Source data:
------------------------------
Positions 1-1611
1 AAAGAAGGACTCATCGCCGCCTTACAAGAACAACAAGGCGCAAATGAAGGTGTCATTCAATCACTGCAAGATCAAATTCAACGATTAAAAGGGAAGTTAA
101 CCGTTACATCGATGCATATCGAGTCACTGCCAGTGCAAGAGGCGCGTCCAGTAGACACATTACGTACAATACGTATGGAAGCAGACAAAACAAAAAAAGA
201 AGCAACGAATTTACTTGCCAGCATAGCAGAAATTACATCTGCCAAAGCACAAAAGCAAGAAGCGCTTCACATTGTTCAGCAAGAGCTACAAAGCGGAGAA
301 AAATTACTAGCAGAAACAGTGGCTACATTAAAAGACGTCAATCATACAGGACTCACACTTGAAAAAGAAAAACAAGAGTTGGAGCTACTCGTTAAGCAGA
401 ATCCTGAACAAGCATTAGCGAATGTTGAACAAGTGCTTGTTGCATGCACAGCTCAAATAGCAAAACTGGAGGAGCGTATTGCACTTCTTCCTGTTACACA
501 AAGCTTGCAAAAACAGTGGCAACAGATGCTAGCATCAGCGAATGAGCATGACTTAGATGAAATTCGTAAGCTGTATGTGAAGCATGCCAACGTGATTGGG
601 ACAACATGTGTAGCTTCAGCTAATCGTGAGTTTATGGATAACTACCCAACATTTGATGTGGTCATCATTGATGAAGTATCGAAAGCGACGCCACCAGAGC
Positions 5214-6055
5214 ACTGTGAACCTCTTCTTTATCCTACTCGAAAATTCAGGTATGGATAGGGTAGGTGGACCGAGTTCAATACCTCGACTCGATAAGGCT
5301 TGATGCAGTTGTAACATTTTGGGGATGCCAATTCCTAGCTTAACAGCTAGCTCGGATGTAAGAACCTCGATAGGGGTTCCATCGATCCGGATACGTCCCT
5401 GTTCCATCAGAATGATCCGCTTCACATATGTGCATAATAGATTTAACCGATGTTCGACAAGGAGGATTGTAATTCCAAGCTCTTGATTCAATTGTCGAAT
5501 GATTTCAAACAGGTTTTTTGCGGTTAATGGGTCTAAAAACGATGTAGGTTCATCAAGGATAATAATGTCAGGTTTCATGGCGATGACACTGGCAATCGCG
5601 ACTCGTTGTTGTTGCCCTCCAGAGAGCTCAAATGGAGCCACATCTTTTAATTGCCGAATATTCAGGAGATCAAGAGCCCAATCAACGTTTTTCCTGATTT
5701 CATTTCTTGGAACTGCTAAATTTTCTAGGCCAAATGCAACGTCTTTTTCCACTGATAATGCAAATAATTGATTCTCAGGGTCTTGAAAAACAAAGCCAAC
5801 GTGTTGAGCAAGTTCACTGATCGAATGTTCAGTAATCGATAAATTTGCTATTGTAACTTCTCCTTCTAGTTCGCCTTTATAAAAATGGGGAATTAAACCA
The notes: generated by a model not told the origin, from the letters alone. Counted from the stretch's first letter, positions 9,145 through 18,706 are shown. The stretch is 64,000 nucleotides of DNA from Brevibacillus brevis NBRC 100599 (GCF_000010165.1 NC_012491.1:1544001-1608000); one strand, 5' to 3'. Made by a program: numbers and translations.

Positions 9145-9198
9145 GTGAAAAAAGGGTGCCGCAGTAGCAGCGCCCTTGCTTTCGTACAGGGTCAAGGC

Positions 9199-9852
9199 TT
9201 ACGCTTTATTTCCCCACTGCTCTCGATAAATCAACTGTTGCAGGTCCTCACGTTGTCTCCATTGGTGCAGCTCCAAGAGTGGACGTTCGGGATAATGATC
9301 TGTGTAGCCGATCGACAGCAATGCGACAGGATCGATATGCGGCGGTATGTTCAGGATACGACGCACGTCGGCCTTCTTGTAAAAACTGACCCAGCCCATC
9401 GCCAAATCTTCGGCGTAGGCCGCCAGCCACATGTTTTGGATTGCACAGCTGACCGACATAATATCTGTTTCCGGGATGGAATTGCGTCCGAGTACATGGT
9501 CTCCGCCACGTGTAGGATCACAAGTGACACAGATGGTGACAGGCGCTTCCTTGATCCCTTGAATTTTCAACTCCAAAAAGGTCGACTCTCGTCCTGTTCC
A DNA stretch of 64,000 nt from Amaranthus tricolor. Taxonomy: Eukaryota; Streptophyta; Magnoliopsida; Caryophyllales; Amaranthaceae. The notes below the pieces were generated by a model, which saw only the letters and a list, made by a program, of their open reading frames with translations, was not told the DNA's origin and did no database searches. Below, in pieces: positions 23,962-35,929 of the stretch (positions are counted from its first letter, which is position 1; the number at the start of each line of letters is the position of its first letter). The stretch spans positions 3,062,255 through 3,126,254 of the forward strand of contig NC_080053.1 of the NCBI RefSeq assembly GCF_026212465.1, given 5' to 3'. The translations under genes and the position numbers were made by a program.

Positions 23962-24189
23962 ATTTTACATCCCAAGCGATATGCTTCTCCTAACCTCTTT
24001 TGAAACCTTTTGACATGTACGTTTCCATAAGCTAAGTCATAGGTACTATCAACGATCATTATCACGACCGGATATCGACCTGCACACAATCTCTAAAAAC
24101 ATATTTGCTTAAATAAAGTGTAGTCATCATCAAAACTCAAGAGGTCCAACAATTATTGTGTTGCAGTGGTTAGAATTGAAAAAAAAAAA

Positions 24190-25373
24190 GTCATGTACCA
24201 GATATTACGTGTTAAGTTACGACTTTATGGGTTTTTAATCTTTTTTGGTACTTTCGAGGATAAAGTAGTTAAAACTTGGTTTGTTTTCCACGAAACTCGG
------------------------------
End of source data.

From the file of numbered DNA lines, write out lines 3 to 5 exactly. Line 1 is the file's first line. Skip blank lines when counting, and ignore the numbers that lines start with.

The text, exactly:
101 CCGTTACATCGATGCATATCGAGTCACTGCCAGTGCAAGAGGCGCGTCCAGTAGACACATTACGTACAATACGTATGGAAGCAGACAAAACAAAAAAAGA
201 AGCAACGAATTTACTTGCCAGCATAGCAGAAATTACATCTGCCAAAGCACAAAAGCAAGAAGCGCTTCACATTGTTCAGCAAGAGCTACAAAGCGGAGAA
301 AAATTACTAGCAGAAACAGTGGCTACATTAAAAGACGTCAATCATACAGGACTCACACTTGAAAAAGAAAAACAAGAGTTGGAGCTACTCGTTAAGCAGA